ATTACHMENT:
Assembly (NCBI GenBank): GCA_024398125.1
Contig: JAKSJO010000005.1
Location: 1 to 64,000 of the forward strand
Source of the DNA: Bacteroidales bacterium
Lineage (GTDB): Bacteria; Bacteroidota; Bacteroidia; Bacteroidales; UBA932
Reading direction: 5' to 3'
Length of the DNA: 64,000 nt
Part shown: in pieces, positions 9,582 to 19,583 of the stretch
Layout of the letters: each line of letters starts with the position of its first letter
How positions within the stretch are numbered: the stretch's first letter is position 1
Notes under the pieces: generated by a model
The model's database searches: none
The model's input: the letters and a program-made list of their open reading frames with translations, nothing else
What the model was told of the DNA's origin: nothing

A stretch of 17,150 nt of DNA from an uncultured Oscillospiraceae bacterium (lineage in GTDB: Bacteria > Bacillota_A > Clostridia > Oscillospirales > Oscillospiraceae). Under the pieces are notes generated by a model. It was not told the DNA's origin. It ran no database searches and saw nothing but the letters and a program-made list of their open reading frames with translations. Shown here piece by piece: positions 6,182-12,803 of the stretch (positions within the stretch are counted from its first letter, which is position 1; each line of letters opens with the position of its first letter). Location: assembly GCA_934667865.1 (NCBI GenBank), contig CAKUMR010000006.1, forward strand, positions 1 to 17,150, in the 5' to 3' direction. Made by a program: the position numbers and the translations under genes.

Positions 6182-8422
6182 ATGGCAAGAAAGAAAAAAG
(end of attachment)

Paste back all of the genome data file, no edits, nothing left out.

Assembly (NCBI GenBank): GCA_024398125.1
Contig: JAKSJO010000005.1
Location: 1 to 64,000 of the forward strand
Source of the DNA: Bacteroidales bacterium
Lineage (GTDB): Bacteria; Bacteroidota; Bacteroidia; Bacteroidales; UBA932
Reading direction: 5' to 3'
Length of the DNA: 64,000 nt
Part shown: in pieces, positions 9,582 to 19,583 of the stretch
Layout of the letters: each line of letters starts with the position of its first letter
How positions within the stretch are numbered: the stretch's first letter is position 1
Notes under the pieces: generated by a model
The model's database searches: none
The model's input: the letters and a program-made list of their open reading frames with translations, nothing else
What the model was told of the DNA's origin: nothing

A stretch of 17,150 nt of DNA from an uncultured Oscillospiraceae bacterium (lineage in GTDB: Bacteria > Bacillota_A > Clostridia > Oscillospirales > Oscillospiraceae). Under the pieces are notes generated by a model. It was not told the DNA's origin. It ran no database searches and saw nothing but the letters and a program-made list of their open reading frames with translations. Shown here piece by piece: positions 6,182-12,803 of the stretch (positions within the stretch are counted from its first letter, which is position 1; each line of letters opens with the position of its first letter). Location: assembly GCA_934667865.1 (NCBI GenBank), contig CAKUMR010000006.1, forward strand, positions 1 to 17,150, in the 5' to 3' direction. Made by a program: the position numbers and the translations under genes.

Positions 6182-8422
6182 ATGGCAAGAAAGAAAAAAG